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More myths and facts about the coronavirus

A gloved hand holds a model of the coronavirus.

Scientists are learning more about the coronavirus every day, but there's still a lot we don't know. And it's easy in the meantime for some false ideas to take on a life of their own.

To help set the record straight, here are a few myths about COVID-19 you may have heard, along with facts from the World Health Organization and other experts.

Myth: 5G mobile networks are spreading the virus.

Fact: Viruses cannot travel on radio waves or mobile networks. Keep in mind: The coronavirus is spreading all over the world, including in countries that don't have 5G.

The coronavirus spreads from person to person, mainly through droplets we breathe out when we cough, sneeze or talk. It may also be possible to get infected by touching a surface on which a droplet has landed and then touching your eyes, nose or mouth.

Myth: Wearing a face mask will cause low oxygen levels.

Fact: Wearing a face mask may be a little uncomfortable, but it's not going to keep you from getting enough oxygen. People who work in hospitals often wear face masks all day with no effect on their oxygen levels.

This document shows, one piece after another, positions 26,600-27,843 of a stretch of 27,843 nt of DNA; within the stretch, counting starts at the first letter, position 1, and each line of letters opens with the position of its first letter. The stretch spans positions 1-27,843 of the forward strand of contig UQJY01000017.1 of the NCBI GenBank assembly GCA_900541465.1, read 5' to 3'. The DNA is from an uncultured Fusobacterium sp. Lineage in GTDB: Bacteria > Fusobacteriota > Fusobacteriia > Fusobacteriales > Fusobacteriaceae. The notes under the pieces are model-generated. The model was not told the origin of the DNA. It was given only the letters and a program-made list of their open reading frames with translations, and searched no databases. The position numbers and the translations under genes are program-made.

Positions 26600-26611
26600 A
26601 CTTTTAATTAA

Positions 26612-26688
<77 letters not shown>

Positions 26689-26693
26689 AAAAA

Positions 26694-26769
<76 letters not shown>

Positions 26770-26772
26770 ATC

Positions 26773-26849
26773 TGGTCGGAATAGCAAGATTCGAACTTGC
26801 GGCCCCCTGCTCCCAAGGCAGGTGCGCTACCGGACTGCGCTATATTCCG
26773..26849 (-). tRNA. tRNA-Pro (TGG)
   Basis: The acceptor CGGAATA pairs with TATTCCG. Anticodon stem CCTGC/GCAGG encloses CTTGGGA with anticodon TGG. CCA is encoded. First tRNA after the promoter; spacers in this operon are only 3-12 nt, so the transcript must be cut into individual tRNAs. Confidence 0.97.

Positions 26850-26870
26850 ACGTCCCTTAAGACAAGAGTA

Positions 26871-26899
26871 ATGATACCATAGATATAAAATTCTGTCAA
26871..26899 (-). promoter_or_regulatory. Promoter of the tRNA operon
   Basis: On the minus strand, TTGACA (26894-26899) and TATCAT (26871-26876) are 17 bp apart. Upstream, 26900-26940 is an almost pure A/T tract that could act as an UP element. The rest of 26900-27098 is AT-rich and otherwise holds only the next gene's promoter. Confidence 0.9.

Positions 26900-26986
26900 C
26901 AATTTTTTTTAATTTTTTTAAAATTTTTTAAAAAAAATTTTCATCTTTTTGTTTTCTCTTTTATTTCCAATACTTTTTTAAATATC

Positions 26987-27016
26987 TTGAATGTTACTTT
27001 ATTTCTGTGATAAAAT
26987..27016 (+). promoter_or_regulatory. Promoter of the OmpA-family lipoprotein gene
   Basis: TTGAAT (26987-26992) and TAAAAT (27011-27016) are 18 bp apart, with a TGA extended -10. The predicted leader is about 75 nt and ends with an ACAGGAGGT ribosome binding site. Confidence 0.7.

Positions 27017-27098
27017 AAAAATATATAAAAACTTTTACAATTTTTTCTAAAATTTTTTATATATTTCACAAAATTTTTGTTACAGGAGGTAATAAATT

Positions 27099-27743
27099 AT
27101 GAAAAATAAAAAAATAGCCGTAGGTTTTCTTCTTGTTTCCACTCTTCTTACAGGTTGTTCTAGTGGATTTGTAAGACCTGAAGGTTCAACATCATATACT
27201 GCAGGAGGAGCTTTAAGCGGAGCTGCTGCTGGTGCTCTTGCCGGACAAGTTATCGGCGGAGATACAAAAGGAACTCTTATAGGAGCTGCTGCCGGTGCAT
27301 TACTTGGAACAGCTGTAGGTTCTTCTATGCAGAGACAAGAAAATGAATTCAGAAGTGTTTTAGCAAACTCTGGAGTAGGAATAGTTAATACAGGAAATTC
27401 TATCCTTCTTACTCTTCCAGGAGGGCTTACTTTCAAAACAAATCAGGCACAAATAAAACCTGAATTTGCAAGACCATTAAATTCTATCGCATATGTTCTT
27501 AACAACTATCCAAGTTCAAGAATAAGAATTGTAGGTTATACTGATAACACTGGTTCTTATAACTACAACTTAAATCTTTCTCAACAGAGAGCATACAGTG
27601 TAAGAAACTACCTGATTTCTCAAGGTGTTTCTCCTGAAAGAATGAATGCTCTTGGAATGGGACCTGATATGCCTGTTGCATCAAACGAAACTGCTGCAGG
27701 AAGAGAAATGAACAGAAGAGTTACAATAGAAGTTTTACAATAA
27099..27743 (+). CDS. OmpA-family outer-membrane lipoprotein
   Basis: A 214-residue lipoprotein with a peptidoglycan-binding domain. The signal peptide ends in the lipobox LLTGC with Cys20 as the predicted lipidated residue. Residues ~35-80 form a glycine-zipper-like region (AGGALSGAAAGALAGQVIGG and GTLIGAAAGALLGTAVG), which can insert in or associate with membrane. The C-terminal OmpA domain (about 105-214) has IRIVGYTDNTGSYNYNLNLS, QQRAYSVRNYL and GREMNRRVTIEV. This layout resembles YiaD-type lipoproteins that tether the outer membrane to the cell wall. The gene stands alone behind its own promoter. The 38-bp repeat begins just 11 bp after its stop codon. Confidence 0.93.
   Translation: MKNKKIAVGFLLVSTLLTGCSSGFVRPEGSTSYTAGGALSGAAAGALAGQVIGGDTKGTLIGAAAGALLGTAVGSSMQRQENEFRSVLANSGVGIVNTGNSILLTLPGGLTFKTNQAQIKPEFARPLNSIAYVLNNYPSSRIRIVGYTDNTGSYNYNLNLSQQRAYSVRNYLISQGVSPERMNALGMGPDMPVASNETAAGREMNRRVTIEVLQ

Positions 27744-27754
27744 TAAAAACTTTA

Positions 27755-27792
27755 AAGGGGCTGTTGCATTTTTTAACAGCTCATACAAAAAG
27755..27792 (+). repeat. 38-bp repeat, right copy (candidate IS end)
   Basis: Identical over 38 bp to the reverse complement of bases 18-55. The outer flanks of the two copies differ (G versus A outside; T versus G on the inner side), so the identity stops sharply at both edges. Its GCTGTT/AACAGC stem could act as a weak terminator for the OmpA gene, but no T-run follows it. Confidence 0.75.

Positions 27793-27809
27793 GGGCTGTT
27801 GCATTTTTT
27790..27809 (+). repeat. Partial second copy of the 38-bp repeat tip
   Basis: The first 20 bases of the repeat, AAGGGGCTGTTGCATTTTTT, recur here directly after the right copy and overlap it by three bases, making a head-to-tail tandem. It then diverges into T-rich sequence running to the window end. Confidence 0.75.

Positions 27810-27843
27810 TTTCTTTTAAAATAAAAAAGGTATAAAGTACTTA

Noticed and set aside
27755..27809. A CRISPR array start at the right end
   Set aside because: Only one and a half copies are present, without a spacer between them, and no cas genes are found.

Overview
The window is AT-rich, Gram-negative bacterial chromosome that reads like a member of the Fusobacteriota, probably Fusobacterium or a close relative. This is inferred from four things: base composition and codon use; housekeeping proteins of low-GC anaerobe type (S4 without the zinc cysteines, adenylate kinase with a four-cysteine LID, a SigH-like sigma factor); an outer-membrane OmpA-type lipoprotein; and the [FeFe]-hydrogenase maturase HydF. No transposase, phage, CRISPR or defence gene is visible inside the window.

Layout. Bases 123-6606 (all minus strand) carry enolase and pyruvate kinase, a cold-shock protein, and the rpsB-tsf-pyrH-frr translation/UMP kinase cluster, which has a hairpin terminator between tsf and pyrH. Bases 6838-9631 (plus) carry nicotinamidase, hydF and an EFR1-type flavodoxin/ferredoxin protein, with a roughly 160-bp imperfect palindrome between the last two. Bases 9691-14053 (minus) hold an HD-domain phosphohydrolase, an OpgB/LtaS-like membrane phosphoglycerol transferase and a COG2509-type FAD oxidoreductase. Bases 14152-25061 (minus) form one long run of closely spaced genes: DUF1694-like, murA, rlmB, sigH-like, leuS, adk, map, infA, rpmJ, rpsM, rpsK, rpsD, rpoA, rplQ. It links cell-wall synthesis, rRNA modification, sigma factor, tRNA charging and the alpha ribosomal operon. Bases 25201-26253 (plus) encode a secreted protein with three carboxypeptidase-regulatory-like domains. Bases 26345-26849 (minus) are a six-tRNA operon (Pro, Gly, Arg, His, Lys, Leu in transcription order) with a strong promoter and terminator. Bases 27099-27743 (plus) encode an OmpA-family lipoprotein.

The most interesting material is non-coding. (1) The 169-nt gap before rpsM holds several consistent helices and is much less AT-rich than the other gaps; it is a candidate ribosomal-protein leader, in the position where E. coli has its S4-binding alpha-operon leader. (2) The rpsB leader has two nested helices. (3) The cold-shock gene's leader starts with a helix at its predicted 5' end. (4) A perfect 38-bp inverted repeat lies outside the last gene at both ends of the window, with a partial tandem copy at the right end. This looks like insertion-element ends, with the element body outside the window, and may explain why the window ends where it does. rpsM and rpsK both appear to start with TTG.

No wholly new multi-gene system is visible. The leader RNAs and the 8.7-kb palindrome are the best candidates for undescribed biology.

You should change your face mask if it gets wet or damp. That can make it harder to breathe through. Otherwise, just make sure it fits tightly on your face—and breathe normally.

If you have a lung condition and find it hard to wear a mask, talk to your doctor about your options.

Myth: You're probably tracking the coronavirus into your home on your shoes.

Fact: The chances that the coronavirus is being spread by shoes is very low. While the virus can survive on surfaces, that isn't thought to be the main way it spreads.

If you're concerned, however, you can leave your shoes at the entrance to your home. That way you won't track anything that's on the bottom of your shoes into your home, where little ones might touch the floors and then their faces.

Myth: Sunbathing or being in hot temperatures will protect you from COVID-19.

Fact: Sunlight and hot temperatures will not kill or cure the virus. It is spreading all over the world in a variety of climates, including hot ones. And overexposing yourself to heat or sun could be unsafe.

Instead, learn the best ways to protect yourself from the virus.

For more facts about COVID-19, visit our Coronavirus health topic center.

Reviewed 10/6/2020

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